Missing rockets may have killed more than a dozen in Gaza battle

Tel-Aviv, Israel — Nearly a third of Palestinians killed in the latest spate of violence between Israel and Gaza militants may have been killed by errant rockets fired by the Palestinian side, according to an Israeli military assessment that appears consistent with independent reporting by The Associated Press. . .

The Israeli army said 47 Palestinians were killed in the weekend of fighting, at least 14 of them from rockets fired by Islamic Jihad that missed.

No one in Gaza with direct knowledge of the explosions in question was willing to talk about them publicly. But live television footage showed militant rockets falling short in densely populated residential neighborhoods. And AP visits to the sites of two explosions that killed a total of 12 people supported suspicions that they were caused by stray rockets.

Israel claims victory in the weekend clash, in part because it killed two top Islamic Jihad commanders and because no Israelis were killed or seriously injured. If it turns out that Islamic Jihad harmed some of those it claims to protect, the result would be even more humiliating for the militant group and its main backer, Iran.

In Gaza, the ruling militant group Hamas tightly controls dissent, and many Palestinians view the armed groups as freedom fighters defending their homeland in the face of Israeli aggression.

Israel said it only attacked the militants and did its best to save civilians. But at least one strike, which killed a senior Islamic Jihad commander in the southern city of Rafah on Saturday night, also killed five civilians as Israel razed one house and badly damaged others.

The violence began on Friday, when Israel launched a wave of airstrikes against Islamic Jihad due to what the army described as an imminent threat to Israelis living near the Gaza border. By the time the ceasefire went into effect on Sunday night, Islamic Jihad had fired hundreds of rockets at Israel and Israeli planes had struck dozens of suspected militant targets.

The Israeli army said the militants fired some 1,100 rockets, of which some 200 landed inside the Palestinian enclave.

The Palestinian Health Ministry said 46 Palestinians were killed in the three days of fighting, including 16 children and four women. It does not differentiate between civilians and militants.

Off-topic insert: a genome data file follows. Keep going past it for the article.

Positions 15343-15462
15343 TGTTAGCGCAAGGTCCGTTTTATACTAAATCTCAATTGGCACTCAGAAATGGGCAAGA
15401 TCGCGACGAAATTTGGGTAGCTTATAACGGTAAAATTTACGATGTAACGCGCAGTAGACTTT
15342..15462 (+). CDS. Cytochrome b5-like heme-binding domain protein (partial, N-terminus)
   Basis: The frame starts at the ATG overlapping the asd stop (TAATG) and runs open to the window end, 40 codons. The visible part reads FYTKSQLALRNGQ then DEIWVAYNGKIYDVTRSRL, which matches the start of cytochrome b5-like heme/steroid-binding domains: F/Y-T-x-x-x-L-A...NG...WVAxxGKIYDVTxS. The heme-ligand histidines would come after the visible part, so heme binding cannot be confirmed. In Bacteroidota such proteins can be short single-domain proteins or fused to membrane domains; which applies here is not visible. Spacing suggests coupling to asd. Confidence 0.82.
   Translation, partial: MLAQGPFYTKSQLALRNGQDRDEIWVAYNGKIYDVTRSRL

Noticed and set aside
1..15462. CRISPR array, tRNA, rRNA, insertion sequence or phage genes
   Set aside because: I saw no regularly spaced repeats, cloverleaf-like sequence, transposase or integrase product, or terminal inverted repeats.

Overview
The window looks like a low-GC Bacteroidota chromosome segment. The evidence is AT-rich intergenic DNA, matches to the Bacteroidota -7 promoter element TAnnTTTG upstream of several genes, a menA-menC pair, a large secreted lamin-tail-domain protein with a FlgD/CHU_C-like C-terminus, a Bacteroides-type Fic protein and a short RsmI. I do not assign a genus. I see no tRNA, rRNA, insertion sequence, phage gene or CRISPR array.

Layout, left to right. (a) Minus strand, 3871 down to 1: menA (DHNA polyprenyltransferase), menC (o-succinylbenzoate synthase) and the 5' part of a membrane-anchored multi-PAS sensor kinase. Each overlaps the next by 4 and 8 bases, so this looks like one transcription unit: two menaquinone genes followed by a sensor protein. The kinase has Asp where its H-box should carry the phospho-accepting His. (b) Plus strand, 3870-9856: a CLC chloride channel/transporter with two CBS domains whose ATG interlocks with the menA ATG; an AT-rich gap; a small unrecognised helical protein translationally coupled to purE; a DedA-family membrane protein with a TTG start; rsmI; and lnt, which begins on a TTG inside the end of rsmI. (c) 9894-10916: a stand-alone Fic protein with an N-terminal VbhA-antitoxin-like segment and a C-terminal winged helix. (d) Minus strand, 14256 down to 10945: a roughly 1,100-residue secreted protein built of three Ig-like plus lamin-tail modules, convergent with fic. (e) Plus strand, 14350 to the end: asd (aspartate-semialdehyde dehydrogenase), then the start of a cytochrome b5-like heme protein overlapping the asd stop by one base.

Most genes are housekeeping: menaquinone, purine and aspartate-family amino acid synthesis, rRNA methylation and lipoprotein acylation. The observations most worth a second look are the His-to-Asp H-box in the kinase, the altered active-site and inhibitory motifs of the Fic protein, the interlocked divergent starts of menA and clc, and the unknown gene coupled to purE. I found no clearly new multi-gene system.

Islamic Jihad said 12 of its fighters were killed, a smaller armed group said it lost one fighter and Hamas said two Hamas-affiliated policemen who did not take part in the fighting were killed. Israel said it killed at least 20 militants and seven civilians.

Neither Hamas nor Islamic Jihad responded to Israel’s claims that the unsuccessful rockets killed civilians. Instead, they have held Israel responsible for all the deaths.

Gaza-based human rights groups investigating the attacks also declined to address the claims. But their initial findings indicate that at least some of the explosions were questionable.

The human rights group Al-Mezan said some civilians were killed by “projectiles” rather than Israeli airstrikes. The Palestinian Center for Human Rights said it has so far confirmed that 27 people were killed in Israeli strikes, far short of the total number.

PCHR director Raji Sourani said the group has issued statements only on those incidents where there was no ambiguity, and the others will take more time to investigate due to “conflicting allegations.” He did not elaborate.

“We need eyewitnesses, shrapnel, video and evidence,” he said. “There must be an investigation.”

Suspicions center on three explosions in which at least 15 civilians died.

On Saturday night, seven Palestinians were killed in an explosion in the overcrowded Jebaliya refugee camp in northern Gaza. The Israeli army said it did not carry out operations in the area at the time. He released video footage purportedly showing a barrage of militant rockets, and one fell short.

Islamic Jihad had announced a rocket attack on the southern Israeli city of Ashkelon, just north of Jebaliya, around the same time as the blast.

Video footage of the aftermath circulated online, showing what appeared to be a rocket casing sticking out of the ground on a narrow, busy street. When the AP visited the site Monday, the carcass was gone and the hole had filled in with soil. Palestinians are often willing to show evidence of Israeli air strikes to the international media.

Al-Mezan attributed the explosion to a “shell,” and PCHR said it was still investigating.

On Sunday night, an explosion killed five Palestinians aged 4 to 17 at a cemetery in Jebaliya, also around the same time Islamic Jihad announced a barrage of rockets. The Israeli army said it was investigating.

Visiting both sites in Jebaliya, AP saw none of the telltale signs of an Israeli attack: the wide craters left by F-16s or the narrow holes caused by drone strikes.

In a third suspicious explosion, one of the Hamas-affiliated policemen, who was off duty, was killed along with three of his young children in the Bureij refugee camp in central Gaza on Sunday. Hamas, a much more powerful militant group that has fought four wars with Israel, has stayed out of the latest fighting, and Israel appears to have been careful not to attack it.

Al-Mezan and PCHR said they are still investigating that episode.

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Krauss reported from Ottawa, Ontario. Associated Press writer Ilan Ben Zion in Jerusalem contributed to this report.

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